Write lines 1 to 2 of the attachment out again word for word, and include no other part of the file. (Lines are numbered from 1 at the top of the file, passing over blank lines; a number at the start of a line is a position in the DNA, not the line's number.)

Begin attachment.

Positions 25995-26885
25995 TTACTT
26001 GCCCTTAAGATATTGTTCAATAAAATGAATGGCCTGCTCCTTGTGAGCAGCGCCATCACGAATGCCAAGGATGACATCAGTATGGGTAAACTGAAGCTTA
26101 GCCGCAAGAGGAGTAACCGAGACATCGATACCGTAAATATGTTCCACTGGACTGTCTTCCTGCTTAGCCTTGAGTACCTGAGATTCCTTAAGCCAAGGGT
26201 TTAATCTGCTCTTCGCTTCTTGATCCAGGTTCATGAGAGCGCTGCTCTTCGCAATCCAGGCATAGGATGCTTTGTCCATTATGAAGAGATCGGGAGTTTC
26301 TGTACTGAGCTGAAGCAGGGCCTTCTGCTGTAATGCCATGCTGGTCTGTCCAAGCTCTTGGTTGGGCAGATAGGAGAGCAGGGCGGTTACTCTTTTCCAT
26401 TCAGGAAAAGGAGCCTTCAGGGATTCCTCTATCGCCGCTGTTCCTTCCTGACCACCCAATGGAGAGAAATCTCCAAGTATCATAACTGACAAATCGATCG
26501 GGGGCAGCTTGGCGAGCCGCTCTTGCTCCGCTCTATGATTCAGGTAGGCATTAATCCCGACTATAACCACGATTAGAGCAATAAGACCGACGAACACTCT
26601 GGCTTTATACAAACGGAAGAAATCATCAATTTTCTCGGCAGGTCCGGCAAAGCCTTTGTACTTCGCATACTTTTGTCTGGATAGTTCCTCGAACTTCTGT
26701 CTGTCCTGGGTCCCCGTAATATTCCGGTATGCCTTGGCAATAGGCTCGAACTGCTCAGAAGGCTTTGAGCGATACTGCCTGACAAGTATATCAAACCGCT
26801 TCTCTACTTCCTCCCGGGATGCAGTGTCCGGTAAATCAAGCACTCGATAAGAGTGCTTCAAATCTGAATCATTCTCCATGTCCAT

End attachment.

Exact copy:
Positions 25995-26885
25995 TTACTT